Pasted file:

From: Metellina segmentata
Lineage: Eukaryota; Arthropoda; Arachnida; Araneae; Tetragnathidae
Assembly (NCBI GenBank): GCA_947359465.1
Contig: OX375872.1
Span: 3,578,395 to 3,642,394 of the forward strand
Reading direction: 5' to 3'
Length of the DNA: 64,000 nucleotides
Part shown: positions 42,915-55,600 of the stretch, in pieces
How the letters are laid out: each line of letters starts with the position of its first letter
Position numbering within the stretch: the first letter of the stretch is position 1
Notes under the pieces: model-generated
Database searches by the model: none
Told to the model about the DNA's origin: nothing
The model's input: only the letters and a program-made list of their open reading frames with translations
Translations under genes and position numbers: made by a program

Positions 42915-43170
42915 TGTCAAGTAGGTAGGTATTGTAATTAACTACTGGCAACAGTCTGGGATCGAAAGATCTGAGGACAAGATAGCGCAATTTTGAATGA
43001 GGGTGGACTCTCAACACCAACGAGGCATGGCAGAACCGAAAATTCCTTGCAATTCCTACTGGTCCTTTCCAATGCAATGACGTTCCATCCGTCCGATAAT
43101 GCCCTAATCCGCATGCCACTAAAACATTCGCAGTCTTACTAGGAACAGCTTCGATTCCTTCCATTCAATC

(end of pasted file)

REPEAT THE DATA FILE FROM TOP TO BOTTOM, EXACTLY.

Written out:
From: Metellina segmentata
Lineage: Eukaryota; Arthropoda; Arachnida; Araneae; Tetragnathidae
Assembly (NCBI GenBank): GCA_947359465.1
Contig: OX375872.1
Span: 3,578,395 to 3,642,394 of the forward strand
Reading direction: 5' to 3'
Length of the DNA: 64,000 nucleotides
Part shown: positions 42,915-55,600 of the stretch, in pieces
How the letters are laid out: each line of letters starts with the position of its first letter
Position numbering within the stretch: the first letter of the stretch is position 1
Notes under the pieces: model-generated
Database searches by the model: none
Told to the model about the DNA's origin: nothing
The model's input: only the letters and a program-made list of their open reading frames with translations
Translations under genes and position numbers: made by a program

Positions 42915-43170
42915 TGTCAAGTAGGTAGGTATTGTAATTAACTACTGGCAACAGTCTGGGATCGAAAGATCTGAGGACAAGATAGCGCAATTTTGAATGA
43001 GGGTGGACTCTCAACACCAACGAGGCATGGCAGAACCGAAAATTCCTTGCAATTCCTACTGGTCCTTTCCAATGCAATGACGTTCCATCCGTCCGATAAT
43101 GCCCTAATCCGCATGCCACTAAAACATTCGCAGTCTTACTAGGAACAGCTTCGATTCCTTCCATTCAATC